Every Mets fan loves to complain about the team’s payroll. It’s almost as big of a deal as waiting two hours for Shake Shack at Citi Field.
The Mets rightfully have a bad reputation for not spending like a big-market team. But to be fair to the Mets, they have increased their payroll in each of the last two seasons, from $128 million in 2015 to about $154 million this season. New York’s $154 million payroll was the 14th-highest in the majors this year, but when you’re out-spent by teams that play in Kansas City and Seattle, fans are right to be disappointed.
Next season, there figures to be a lot of uncertainty surrounding the payroll. The Mets have a lot of money coming off ]the books this year, so they don’t actually have too much tied up to anyone. They only have about $60 million in guarantees next year, including the deferred salaries of Bobby Bonilla, Carlos Beltran and Bret Saberhagen. $49 million of those guarantees come from the contracts of Yoenis Cespedes and David Wright, the only two big-money players left on the Mets.
The team also have two mid-size team options for next year in Asdrubal Cabrera and Jerry Blevins. Cabrera has an $8.5 million option for next year, and Blevins has a $7 million option. The Mets will almost certainly pick up Blevins’ option for next season, but Cabrera’s future with the team is less clear. Let’s assume the Mets pick up Blevins’ option. We’re now up to $67 million.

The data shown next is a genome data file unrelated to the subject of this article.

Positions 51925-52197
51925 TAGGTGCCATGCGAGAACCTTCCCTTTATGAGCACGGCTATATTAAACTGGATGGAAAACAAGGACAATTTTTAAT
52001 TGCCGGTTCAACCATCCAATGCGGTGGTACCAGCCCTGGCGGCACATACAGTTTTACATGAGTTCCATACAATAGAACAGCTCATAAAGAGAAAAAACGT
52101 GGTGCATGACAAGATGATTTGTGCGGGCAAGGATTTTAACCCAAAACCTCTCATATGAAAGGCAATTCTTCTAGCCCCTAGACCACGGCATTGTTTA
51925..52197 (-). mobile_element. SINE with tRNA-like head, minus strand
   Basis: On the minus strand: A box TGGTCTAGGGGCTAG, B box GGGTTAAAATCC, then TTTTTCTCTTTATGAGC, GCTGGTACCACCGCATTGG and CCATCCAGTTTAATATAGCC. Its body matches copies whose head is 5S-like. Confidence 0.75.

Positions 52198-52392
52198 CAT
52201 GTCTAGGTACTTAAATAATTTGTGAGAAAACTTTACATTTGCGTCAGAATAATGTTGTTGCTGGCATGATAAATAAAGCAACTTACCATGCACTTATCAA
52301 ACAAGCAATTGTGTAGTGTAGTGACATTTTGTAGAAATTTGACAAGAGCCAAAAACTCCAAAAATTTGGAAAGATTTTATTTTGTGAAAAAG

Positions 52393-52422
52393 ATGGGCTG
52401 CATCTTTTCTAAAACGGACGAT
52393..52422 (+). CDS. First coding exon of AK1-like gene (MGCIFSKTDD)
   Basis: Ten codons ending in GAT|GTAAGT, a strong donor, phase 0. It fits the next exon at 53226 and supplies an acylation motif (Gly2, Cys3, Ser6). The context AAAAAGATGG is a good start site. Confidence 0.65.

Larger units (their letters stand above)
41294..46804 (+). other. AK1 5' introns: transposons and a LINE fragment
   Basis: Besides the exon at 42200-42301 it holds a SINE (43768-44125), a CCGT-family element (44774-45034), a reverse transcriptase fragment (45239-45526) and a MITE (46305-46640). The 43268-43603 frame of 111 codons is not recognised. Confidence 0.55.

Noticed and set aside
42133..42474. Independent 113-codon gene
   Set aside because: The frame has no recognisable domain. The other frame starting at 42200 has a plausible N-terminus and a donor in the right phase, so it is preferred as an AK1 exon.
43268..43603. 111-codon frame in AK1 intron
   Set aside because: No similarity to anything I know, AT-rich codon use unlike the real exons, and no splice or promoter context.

Then comes arbitration. It’s hard to project how much arbitration salaries will actually rise, but let’s assume the following numbers as guesstimates. Again, it’s important to remember these numbers are purely speculative guesses from a non-arbitration expert:
- $8 million for Jeurys Familia (made $7.4 million this season.)
- $5.5 for Matt Harvey (made $5.1 million this season.)
- $8 million for AJ Ramos (made $6.6 million this season.)
- $4 million for Wilmer Flores (made $2.2 million this season.)
- $7 million for Jacob deGrom (made $4 million this season.)
- $2.5 for Travis d’Arnaud (made $1.8 million this season.)
That’s $35 million in arbitration money. Give or take $5 million for any non-tender or exponential pay raises. Now we’re up to somewhere between $97 and $107 million on the books. Let’s also assume about $12 million for pre-arbitration players, who usually make middle-six-figure salaries. That’s a $109 to $119 million payroll for 2018, before any trades and free-agent signings.
Assuming the Mets operate under a $154 million payroll again next year the team will have between $35 and $45 million to spend on free agency this offseason. If stinginess is not an object, however, they might want to spend more, given needs at catcher, second base, third base, center field, the rotation and bullpen.
Sandy Alderson and crew have previously said they will tie the payroll to attendance numbers. The Mets are tenth in the majors in attendance, averaging about 32,000 fans per game, although that will probably go down with the meaningless September games at Citi Field. The team will still, however, only be a tad lower than the attendance they put up in 2015, when they made the World Series, and far higher than they were from 2011-2014, when they never averaged more than 29,000 fans per game. So these so-so attendance numbers will hopefully bode well for the payroll.